Mortgage Forbearance & Credit Monitoring
Free credit reports are essential for every consumer. They give you the opportunity to check for factual errors, items that are out-of-date, identity theft issues, and fraud.
It’s always important to stay on top of your credit score. And during a major economic crisis? Doubly so.
If you’re having trouble keeping up with loan payments, keep a close eye on your credit standing.
CARES Act rules state that mortgages in forbearance should not be reported as having late or missed payments. And the forbearance plan should not harm your credit score.
Remember, lenders and servicers have never before had to deal with mortgage forbearances on this scale. So it’s up to the borrower to be extra-vigilant and make sure nothing slips through the cracks.
Check your loan statements every month and stay on top of your credit report.
The big three credit reporting bureaus — Equifax, Experian, and TransUnion — have all made free credit reports available on a weekly basis through April 2021.
Consumer Financial Protection Bureau
Consumer Financial Protection Bureau is a U.S. government agency that makes sure banks, lenders, and other financial companies treat you fairly.
If you need further mortgage or housing assistance go to the CFPB web site.
You can get free credit reports at the government-mandated site annualcreditreport.com. This is the only truly free, no-strings-attached credit report available to all U.S. consumers.
- Equifax COVID-19 Credit and Financial Resources Center
- Experian COVID-19 Resources & Credit Education
- TransUnion COVID-19 Support Center
Starting in 2020, the Federal Trade Commission (FTC) says that “everyone in the U.S. can get 6 free credit reports per year through 2026 by visiting the Equifax website or by calling 1-866-349-5191. That’s in addition to the one free Equifax report (plus your Experian and TransUnion reports) you can get at AnnualCreditReport.com.”
The Federal Deposit Insurance Corporation (FDIC) says consumers are entitled to a free credit report in certain circumstances, but only if you ask. The special circumstances include:
- If a person has taken adverse action against you because of information in your credit report;
- Identity theft cases and the placement of a fraud alert in your file;
- If your file contains inaccurate information as a result of fraud;
- If you are on public assistance; or
- If you are unemployed but expect to apply for employment within 60 days
Under the CARES Act, homeowners with conventional, FHA, VA, or USDA loans could request an initial loan forbearance for up to six months. They could also request a six-month extension, for up to one year of total forbearance.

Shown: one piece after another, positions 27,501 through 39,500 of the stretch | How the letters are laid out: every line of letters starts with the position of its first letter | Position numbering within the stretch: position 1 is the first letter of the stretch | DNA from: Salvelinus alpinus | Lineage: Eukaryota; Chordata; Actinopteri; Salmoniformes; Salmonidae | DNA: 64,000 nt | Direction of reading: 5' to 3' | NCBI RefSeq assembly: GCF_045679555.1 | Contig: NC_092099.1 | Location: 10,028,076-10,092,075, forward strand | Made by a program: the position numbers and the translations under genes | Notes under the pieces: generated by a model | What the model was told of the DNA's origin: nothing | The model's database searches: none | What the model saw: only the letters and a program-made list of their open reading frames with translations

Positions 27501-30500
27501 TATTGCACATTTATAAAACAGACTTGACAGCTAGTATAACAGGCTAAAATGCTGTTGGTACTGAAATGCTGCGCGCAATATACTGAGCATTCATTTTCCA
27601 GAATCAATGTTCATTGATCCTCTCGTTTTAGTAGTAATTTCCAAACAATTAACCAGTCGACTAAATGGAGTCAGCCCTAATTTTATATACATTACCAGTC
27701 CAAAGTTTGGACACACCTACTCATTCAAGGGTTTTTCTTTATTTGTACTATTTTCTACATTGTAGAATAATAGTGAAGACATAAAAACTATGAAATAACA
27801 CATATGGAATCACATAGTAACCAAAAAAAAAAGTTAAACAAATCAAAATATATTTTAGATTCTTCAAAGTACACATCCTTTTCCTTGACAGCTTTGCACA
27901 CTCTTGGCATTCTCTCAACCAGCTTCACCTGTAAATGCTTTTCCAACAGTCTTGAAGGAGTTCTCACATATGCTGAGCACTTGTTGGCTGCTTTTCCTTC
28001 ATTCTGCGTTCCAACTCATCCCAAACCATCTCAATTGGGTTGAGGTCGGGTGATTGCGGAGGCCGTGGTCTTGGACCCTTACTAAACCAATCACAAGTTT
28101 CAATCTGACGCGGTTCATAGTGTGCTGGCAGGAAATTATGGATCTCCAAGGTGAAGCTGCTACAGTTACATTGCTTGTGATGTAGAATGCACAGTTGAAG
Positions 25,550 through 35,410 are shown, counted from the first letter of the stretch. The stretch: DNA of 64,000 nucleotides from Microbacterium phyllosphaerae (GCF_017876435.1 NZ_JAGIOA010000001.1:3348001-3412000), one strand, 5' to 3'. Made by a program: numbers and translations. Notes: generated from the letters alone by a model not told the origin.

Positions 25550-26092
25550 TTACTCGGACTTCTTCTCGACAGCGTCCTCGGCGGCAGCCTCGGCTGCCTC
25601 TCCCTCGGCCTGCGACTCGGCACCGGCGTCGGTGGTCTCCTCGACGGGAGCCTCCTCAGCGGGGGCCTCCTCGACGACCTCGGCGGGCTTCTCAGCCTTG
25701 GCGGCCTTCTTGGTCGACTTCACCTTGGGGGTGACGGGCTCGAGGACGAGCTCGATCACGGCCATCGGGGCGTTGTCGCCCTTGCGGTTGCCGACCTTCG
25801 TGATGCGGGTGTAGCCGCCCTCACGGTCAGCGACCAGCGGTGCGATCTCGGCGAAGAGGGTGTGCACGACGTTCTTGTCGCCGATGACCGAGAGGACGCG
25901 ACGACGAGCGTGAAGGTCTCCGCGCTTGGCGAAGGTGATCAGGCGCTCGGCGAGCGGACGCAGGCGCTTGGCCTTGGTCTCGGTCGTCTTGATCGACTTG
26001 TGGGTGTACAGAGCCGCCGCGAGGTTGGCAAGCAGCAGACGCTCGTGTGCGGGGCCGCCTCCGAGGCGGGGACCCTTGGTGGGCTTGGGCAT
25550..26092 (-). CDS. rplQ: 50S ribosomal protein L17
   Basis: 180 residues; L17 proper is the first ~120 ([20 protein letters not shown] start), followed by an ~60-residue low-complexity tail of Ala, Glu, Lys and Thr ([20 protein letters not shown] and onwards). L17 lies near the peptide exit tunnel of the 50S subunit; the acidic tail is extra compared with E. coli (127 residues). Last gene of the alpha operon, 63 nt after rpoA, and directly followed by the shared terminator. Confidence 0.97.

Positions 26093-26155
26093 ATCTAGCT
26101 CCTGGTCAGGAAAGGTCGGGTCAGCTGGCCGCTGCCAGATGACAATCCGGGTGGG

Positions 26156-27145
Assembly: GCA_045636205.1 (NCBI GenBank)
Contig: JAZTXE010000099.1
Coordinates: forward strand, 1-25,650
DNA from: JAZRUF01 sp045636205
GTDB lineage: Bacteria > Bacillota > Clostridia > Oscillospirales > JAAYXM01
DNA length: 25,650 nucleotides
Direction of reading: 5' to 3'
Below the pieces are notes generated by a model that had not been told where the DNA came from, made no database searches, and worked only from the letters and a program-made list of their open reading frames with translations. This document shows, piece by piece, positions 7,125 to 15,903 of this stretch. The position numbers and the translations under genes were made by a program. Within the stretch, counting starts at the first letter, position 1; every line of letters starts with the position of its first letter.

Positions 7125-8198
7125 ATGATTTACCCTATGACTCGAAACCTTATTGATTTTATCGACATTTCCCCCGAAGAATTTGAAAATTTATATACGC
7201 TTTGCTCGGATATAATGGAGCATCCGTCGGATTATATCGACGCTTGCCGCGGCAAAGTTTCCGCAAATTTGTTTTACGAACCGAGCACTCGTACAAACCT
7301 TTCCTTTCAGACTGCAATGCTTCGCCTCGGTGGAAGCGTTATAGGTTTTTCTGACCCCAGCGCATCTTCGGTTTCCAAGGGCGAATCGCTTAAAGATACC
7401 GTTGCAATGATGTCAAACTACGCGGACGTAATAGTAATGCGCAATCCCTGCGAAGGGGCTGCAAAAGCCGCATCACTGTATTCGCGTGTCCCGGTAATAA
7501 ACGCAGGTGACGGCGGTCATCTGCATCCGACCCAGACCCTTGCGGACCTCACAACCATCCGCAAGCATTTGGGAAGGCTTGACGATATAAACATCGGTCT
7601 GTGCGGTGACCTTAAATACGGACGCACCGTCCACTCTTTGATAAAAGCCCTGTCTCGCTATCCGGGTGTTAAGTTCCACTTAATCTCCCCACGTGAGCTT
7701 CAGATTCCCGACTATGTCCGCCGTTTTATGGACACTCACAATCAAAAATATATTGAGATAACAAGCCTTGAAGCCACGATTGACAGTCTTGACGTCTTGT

In total, more than 2.5 million remained in forbearance plans as of late February 2021.
Updated forbearance extensions
- Homeowners with conventional loans can request one additional 3-month extension, for 15 months total loan forbearance. To be eligible, you need to have been in a COVID-19 forbearance plan prior to February 28, 2021
- Homeowners with government-backed loans (FHA, VA, USDA) can request two additional 3-month extensions, for up to 18 months total forbearance. To be eligible, you need to have been in a forbearance plan prior to June 30, 2020
If you have questions:
Typical forbearance options, be sure to ask your mortgage servicer about all available options:
- Full repayment, which is a one-time lump sum payment. It’s possible to pay back all the missed payments at once. But lenders are NOT allowed to require this.
- Intermittent payments, where you arrange repayment with your servicer over 3, 6, 9, or 12 months — whichever makes the most sense — on top of your regular payments
- Lengthen your loan term and pay off the missed amount at the end of the extended loan term, with additional mortgage payments
- Payment deferral. This option lets you pay off the missed amount when the home is sold, refinanced, or at the end of the loan term
Refinancing after forbearance:
Typically, you won’t be able to refinance right away.
But you might be able to do so after you’ve been making payments for a few months.
For most major loan types — including conventional, FHA, and USDA loans — you need to have made at least 3 consecutive payments after exiting forbearance in order to be refinance-eligible.
Refinance waiting periods on FHA loans may be less than 3 months for some borrowers who qualify for a Streamline Refinance.
The VA loan program doesn’t impose a specific waiting period to refinance after forbearance. It only says VA lenders must verify that the borrower has recovered from their financial hardship.
Refinance requirements will vary by lender.
As long as you meet basic credit, income, and debt requirements, you shouldn’t have to wait longer than 3 months after your forbearance plan ends to refinance